The Disco Diva’s Diva
Photo credit Gor Megaera Photographer

The Disco Diva’s Diva

An Interview with the Legendary Linda Clifford

By Gregg Shapiro

As disco divas go, few are as down-to-earth, warm and genuine as Linda Clifford. More than 40 years after the release of her breakout album If My Friends Could See Me Now was released, featuring the chart-topping dance club hit title track, Clifford is still hard at work, regularly touring as one of the First Ladies of Disco (along with Martha Wash, Evelyn “Champagne” King and Norma Jean Wright) and performing at various festivals and fairs. Four of Clifford’s most cherished albums, the aforementioned If My Friends Could See Me Now, as well as 1979’s Let Me Be Your Woman and Here’s My Love, along with 1980’s I’m Yours, have all been released in remastered expanded editions from Blixa Sounds. I recently had the honor of speaking with Linda about her career, reissues, and the Ultimate Disco Cruise 2020.

Gregg Shapiro: Linda, I’d like to begin by congratulating you on the expanded CD reissues of your albums If My Friends Could See Me Now, Let Me Be Your Woman, Here’s My Love and I’m Yours. What does it mean to you to have these albums available again?

Linda Clifford: Honestly, it kind of jump-starts your whole life. At one time, certainly when I was younger, and these things came out. What was it, two or three years ago [big laugh]. More like 40. You’re young and you’re out there on the road, this is so much fun. When you get a little bit older, you realize, “Wow, I had some amazing things happen and I did some great things.” Now, I’m so much more appreciative of the career that I’ve had and the love that I’ve received from people over the years. It means an enormous amount to me and I’m so grateful to the record company, Blixa Sounds, and everyone involved in putting everything together.

GS: In the case of If My Friends Could See Me Now, it was originally released on the late Curtis Mayfield’s Curtom Records, and Curtis produced a couple of tracks and played on the album. Do you remember what it was like to work with a legend such as Curtis?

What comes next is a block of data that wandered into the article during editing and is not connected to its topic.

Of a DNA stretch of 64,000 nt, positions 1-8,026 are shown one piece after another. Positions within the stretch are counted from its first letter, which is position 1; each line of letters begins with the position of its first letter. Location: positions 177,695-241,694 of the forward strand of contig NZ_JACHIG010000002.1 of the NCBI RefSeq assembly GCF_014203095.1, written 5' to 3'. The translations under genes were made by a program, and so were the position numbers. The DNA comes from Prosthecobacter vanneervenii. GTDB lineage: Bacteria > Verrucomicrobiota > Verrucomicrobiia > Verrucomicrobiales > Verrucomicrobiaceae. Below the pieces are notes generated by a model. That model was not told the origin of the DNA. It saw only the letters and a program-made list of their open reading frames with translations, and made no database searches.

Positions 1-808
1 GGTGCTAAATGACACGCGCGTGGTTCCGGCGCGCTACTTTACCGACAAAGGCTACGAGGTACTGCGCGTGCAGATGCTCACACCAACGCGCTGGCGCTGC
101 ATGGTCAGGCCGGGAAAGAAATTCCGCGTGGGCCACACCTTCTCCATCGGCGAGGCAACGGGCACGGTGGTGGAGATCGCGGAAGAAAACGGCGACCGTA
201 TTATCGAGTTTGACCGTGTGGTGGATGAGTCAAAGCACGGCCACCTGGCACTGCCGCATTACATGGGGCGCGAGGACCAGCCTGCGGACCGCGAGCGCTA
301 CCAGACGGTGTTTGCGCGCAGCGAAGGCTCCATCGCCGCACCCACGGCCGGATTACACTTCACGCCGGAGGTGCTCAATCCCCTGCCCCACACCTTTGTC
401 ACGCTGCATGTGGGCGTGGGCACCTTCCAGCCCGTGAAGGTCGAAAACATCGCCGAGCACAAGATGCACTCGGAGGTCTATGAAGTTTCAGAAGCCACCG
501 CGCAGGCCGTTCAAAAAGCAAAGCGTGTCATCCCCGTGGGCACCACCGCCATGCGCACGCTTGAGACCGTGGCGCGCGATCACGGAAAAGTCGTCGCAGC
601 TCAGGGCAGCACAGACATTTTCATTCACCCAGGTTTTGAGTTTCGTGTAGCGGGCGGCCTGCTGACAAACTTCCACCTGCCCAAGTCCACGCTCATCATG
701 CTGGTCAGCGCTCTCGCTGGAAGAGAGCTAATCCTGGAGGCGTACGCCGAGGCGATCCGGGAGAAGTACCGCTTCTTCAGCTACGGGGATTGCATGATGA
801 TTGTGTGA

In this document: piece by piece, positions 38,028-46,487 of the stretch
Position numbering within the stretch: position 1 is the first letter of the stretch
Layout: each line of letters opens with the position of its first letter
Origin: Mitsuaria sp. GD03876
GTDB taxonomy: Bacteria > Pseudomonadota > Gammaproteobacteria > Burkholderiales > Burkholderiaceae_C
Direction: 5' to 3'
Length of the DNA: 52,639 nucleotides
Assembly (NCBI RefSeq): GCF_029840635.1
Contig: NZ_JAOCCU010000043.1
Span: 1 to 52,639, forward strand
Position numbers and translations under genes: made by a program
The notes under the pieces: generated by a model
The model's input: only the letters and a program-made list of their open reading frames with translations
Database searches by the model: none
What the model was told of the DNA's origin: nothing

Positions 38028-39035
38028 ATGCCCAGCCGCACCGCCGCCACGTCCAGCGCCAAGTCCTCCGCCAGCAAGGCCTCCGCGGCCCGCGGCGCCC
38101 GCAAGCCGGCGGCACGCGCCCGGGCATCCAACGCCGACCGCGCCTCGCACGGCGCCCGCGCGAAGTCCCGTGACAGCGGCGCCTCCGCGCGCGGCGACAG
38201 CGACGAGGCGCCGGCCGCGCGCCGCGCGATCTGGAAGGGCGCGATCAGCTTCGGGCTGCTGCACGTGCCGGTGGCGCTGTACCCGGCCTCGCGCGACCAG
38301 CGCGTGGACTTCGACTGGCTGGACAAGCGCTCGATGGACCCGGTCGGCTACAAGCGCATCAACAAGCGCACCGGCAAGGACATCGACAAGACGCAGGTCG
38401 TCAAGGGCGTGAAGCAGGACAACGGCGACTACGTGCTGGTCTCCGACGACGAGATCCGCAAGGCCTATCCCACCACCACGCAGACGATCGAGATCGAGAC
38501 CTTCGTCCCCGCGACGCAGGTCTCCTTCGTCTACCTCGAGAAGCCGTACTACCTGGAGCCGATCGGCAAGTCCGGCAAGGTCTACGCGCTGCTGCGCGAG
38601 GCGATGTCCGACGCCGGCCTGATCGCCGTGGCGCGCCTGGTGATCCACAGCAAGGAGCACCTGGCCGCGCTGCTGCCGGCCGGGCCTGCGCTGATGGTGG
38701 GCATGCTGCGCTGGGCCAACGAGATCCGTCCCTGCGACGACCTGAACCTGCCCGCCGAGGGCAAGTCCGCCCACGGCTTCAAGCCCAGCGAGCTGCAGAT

LC: I remember very well [laughs]. We actually toured together for a while. That, in itself, is really something. Curtis was like his music. If you think back to the things that he wrote, a lot of it was laid back, but forceful at the same time. It had so much to say without being in your face. Not like the music that we listen to today. That was Curtis. He was just the coolest guy, a cool cat!

GS: Was your cover of If My Friends Could See Me Now a nod to your acting career, when you played a dancer in the movie version of Sweet Charity?

LC: That cover version was an actual surprise. The song was mentioned by one of the secretaries at Curtom. She said, “You should do a disco version of this song.” Nobody knew that I had been in the movie. She said that to me and I wanted to slap her. “I will not do that!” Here I am thinking Shirley MacLaine, Gwen Verdon, Broadway, fabulous people. She wants me to turn it into a disco song? I said, “There’s no way you can do that and do it well!” They went ahead and recorded the track and they played it for me. I went, “Holy crap! This is great [laughs]!” That’s my song!

GS: On Let Me Be Your Woman, you performed disco covers of “One of Those Songs” and “Bridge Over Troubled Waters.” Please say something about what was involved in selecting standards to get the disco treatment.

LC: I think that at the time we were on the lookout for not just a standard, but a good song with which we could do something. If you listen to the very beginning of “One of Those Songs,” we start out with, “What is the name of that song that keeps me dancing?” and immediately you think of the clubs, Studio 54, the Red Parrot and all of the jumping New York hot spots of the time and everybody dancing, and that lyric just felt so right. Before we even went into the verse of the original written song, we wrote something new to lead into it. When you take a song and you want to change it around a little bit, you have to be thoughtful and careful about how you put it together. (Producer) Gil Askey was a master at that.